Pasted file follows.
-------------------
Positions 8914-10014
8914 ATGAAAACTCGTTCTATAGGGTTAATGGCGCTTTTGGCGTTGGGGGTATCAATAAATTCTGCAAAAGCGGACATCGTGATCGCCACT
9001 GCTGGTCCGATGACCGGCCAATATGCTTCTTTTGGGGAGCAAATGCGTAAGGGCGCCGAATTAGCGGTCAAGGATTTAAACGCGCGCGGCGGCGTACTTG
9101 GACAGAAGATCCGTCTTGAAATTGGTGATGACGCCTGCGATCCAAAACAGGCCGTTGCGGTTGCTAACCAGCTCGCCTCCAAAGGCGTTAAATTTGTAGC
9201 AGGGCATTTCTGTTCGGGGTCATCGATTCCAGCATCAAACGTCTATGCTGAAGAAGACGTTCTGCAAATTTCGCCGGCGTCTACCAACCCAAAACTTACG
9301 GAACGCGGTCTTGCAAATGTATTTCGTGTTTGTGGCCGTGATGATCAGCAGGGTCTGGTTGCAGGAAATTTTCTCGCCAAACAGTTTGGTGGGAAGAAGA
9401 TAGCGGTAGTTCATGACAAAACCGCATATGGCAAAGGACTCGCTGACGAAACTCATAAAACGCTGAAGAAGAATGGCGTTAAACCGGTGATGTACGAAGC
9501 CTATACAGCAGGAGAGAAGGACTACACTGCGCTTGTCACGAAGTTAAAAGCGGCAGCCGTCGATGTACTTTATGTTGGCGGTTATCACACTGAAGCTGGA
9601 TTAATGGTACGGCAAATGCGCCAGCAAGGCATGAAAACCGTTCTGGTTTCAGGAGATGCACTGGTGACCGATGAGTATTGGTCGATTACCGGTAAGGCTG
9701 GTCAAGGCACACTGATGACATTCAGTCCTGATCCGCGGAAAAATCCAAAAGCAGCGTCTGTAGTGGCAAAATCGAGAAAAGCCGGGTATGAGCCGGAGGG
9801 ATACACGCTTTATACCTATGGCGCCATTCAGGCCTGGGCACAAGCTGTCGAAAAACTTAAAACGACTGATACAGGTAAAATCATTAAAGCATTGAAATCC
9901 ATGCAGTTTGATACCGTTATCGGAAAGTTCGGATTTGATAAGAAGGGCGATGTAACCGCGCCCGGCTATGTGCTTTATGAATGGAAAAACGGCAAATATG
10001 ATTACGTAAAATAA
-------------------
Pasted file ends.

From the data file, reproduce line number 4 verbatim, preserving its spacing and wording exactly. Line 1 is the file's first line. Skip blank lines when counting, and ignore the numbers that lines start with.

9101 GACAGAAGATCCGTCTTGAAATTGGTGATGACGCCTGCGATCCAAAACAGGCCGTTGCGGTTGCTAACCAGCTCGCCTCCAAAGGCGTTAAATTTGTAGC